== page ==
By Pamela Nathan
‘Changing minds, saving lives’ – Psychoanalytic Insights is a series designed to introduce psychoanalysis, by taking simple gems from the psychoanalytic dreamtime that may become tools for living. I draw on stories from the consulting room, from friends and from my own life and fictionalise them, with some poetic licence.
The page is blank. Where does one start to make sense of a life? Is there a beginning and an end? Are there multiple interconnections, seemingly disconnected, which in the fullness of time connect to form a story? A whole, of many parts, which if visually portrayed, could look like a collage or a Jackson Pollock painting of pure form and no image, pure paint – the essence and without artifice.
All the dots in a 3D picture form a photograph, like in the Sunday Age which is full of millions of dots. If one looks long and hard, the image, the pattern, the form, emerges in sudden relief and
the reader cries out in amazement: “I can see!” But in a second, the image falls away the moment one takes one’s eye off the dots, the page, and recedes with the sea waves. There are just dots again. No pattern. Nothing coherent. A sea of dots. A coat of many colours.
There is no plot to this story. Life has its own drama. A drama unsurpassed. The ordinary reveals itself and in the ordinary there is the civilised, the known and the pedestrian. But don’t be fooled. It is not linear and boring and commonplace. Rest assured, there is the primitive, the unknown, beauty and the exceptional. One can travel the internal world and see all sorts of landscape, from the desert to Mt Everest and to the ocean, oases, caves, ruins, burial sites and even castles and become an archaeologist and traveller of life.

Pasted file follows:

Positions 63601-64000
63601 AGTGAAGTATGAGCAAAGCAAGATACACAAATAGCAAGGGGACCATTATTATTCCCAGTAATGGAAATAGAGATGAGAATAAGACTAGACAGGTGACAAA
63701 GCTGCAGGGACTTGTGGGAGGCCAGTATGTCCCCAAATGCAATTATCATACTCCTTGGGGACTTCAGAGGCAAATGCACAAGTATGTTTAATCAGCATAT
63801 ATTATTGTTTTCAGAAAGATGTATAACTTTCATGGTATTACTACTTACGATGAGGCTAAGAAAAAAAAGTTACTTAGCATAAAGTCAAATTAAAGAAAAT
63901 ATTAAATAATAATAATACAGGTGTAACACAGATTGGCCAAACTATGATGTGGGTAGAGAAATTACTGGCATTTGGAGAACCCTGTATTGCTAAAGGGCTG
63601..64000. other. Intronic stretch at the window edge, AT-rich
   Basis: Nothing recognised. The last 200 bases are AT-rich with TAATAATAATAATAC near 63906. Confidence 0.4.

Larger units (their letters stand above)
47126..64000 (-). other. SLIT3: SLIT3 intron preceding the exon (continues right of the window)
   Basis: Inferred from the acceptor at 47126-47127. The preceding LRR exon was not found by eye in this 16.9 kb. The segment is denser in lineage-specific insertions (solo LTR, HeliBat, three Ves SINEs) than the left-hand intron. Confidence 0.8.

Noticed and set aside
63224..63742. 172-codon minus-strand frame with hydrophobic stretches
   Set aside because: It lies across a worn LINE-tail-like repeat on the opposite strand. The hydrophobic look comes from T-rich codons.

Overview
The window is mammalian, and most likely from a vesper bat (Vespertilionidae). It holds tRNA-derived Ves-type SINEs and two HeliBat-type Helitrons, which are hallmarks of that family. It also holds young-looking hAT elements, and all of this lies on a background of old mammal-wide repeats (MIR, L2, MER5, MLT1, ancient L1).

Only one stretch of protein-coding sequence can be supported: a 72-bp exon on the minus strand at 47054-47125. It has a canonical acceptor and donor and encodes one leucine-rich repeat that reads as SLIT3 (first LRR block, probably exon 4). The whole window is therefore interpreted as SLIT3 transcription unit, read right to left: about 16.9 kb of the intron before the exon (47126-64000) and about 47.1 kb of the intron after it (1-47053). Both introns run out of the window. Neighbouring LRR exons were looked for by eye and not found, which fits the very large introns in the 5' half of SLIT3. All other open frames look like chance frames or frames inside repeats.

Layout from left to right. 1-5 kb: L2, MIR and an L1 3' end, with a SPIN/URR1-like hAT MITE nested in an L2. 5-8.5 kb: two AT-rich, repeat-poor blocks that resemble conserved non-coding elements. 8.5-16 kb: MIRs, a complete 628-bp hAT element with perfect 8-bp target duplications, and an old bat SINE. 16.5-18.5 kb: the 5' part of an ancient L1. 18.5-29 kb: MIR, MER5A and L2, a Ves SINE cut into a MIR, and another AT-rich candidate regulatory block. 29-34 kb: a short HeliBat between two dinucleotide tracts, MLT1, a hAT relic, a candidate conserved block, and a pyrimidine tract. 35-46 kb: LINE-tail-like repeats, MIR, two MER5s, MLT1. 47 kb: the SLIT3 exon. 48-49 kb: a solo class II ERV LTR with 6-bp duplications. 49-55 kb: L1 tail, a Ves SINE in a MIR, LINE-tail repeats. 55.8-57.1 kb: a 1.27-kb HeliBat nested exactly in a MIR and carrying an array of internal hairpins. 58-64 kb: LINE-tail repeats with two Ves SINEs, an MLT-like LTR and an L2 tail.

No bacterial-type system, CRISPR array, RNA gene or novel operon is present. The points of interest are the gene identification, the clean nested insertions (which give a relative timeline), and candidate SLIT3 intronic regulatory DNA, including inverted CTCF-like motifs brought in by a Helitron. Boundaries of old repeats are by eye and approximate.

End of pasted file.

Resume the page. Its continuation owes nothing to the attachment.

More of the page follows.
One can walk the tight rope and balance at times precariously and at times with certainty, on the edge, albeit plotted against unknowingly by gangs in the mind by guilt and by shame and also moved and changed by joy, love, beauty, dreams and inner underworlds.
Ultimately, a good-enough life is an ordinary life, once a bit like a citadel, apparently protective, albeit surprisingly deceptive, whereby the supposedly bad is at best good and at worst inept, and now a bit like an old friend, knowable, familiar and reliable. Having said that, a good-enough life is also one of discovery, aliveness and transformation. And then. too, excruciating losses can surprise, sever and scar but the souls live on deep inside the ancestral veins.
Zorba the Greek said everyone needs a little madness and everyone needs to live with a fire in the belly and to know why one dies. “Teach me to dance”, slowly it begins, pulsating until it reaches a feverish crescendo enlivening dance into endless space turning, spinning and leaping and then standing still, to hold and find the beat within and then the rhythm of life resumes its dance.
You can have your blank page and dancing story too.
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